The USGA, which governs golf in the United States and Mexico, and the Royal & Ancient Golf Club, which oversees the sport in the rest of the world, produced the joint effort. The proposals will undergo a six-month period of public review, in which comments from pros and amateurs alike will be solicited, and they could be put in place by 2019.
“The main goal of the initiative is to help golfers everywhere by revising many rule procedures and outcomes for better consistency, simplicity and fairness and, overall, by bringing the rules up to date to meet the changing needs of the global game,” the USGA said on its website. “The current review began five years ago [as opposed to the usual four-year cycle] because we recognized that these incremental revisions over the years have tended to make the rules more and more complex, especially as concepts and exceptions are added in an effort to give a ‘fair’ answer for every situation.”
If enacted, the changes would shrink the main rules and definitions from 34 to 24. The USGA identified eight categories in which it thought the proposals would have “the most impact”: ball at rest; ball in motion; taking relief; areas of the course; equipment; playing a ball; when to play during a round; and player behavior.
Here are some of the specific proposals:
- No penalty for accidentally moving your ball while in search of it or on the putting green.
- No penalty when a player (or the player’s equipment or caddie) accidentally deflects his or her own ball while it’s in motion.
- When dropping a ball while taking relief, players can do so from just above the ground, rather than from a standing position with the arm outstretched.
- Time for a ball search is reduced from five to three minutes.
- Allow players to repair “any damage on the green,” including spike marks and shoe damage.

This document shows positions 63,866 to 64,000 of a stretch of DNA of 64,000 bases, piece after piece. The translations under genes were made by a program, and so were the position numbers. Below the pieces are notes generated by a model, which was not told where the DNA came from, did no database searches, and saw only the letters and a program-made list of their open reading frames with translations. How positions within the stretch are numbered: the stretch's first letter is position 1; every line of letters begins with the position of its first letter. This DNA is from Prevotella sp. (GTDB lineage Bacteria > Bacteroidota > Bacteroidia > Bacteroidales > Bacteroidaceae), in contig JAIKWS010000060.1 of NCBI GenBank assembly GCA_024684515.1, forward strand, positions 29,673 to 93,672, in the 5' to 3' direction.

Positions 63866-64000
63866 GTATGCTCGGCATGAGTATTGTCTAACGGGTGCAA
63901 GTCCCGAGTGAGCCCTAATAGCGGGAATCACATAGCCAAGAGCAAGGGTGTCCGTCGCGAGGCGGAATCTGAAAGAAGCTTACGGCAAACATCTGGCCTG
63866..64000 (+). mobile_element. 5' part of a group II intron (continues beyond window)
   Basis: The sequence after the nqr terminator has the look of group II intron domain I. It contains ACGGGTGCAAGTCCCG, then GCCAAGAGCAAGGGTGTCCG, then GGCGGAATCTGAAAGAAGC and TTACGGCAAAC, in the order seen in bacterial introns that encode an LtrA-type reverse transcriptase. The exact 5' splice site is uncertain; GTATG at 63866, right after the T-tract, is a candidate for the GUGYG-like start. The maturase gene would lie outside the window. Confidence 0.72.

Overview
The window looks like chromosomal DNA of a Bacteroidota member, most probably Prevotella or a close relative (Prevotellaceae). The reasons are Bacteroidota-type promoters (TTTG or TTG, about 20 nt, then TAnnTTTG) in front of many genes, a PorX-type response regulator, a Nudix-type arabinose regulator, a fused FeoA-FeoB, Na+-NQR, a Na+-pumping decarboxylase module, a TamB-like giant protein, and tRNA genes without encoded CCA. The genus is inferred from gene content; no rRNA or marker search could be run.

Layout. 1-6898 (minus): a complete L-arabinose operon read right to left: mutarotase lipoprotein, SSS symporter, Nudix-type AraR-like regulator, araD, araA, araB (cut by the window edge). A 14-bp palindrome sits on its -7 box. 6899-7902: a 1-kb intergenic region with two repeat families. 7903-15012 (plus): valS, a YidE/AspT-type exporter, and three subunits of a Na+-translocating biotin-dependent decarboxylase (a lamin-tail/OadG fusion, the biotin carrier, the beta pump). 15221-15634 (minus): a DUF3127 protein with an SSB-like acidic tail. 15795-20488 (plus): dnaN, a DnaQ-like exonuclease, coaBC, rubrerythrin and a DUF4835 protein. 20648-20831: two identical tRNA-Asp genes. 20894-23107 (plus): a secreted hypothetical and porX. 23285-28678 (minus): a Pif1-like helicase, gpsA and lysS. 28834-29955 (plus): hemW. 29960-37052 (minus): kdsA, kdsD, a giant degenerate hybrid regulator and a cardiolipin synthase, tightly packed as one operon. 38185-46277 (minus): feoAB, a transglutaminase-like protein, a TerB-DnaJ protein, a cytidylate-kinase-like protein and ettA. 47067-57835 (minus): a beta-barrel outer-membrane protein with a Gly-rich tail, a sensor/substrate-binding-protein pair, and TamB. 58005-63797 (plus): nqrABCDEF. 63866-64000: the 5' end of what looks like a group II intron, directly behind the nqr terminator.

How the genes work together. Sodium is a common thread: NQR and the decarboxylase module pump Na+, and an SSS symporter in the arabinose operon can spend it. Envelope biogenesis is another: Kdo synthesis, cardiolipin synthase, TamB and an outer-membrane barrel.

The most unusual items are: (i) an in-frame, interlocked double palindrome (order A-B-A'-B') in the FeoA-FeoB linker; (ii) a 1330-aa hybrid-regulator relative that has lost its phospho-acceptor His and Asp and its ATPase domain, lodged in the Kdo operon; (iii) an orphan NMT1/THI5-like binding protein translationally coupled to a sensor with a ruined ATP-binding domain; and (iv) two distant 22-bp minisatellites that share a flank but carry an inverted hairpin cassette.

- No penalty for hitting an unattended flagstick still in the hole on a putt from the green.
- No penalty for touching the line of play on the putting green, as long as a player did not improve the line.
- Players can take relief from a bunker for a two-stroke penalty, using the “back-on-a-line procedure.”
- A club damaged during a round can continue to be used, even if a player damaged it in anger.
- Players are encouraged to employ “ready golf” and take shots out of turn when it makes sense to do so; players should make strokes in no more than 40 seconds.
- Players could have their number of strokes on a given hole capped under a “maximum score” format.
Another proposed rule change would bar caddies from lining up players right before putts, which could affect several LPGA Tour players. Many golfing stars who weighed in on the changes Wednesday voiced their approval.
“I think golf’s emphasis on the rules can sometimes turn people away from it,” Rory McIlroy said (via the AP). “To modernize and make it simple is a good thing. With what’s happened in the last couple of years, with some rulings and high-profile things that have happened at crucial stages in tournaments, people who look at that and might want to get into the game say: ‘You know what? It’s too complicated.’
“Making them more modern to move with the times is good.”
“It all just seemed to get away from the simple game that it once started out to be,” Adam Scott said (via USA Today). “Lots of things have changed over time, and I just don’t think we moved the rules quickly enough as the game changed, and decisions became a big part of this and having to ask about intent and all these kind of things. It’s difficult. There’s competition golf and then there’s social golf, and I think some common sense should be applied to both.”
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We are highfiving today...."I am very happy with the proposed modernization of the rules by the @USGA. It's important the rules are written in a common language that is easily understood and translated. I feel that trusting the integrity of the players and speeding up pace of play will make the game more enjoyable."
Some other pros expressed concern about the proposals and suggested they be limited to amateur players.
“It is important that the rules continue to evolve and remain in tune with the way the modern game is played,” said David Rickman, executive director of governance for the R&A (via the AP). “But we have been careful not to change the game’s long-standing principles and character.”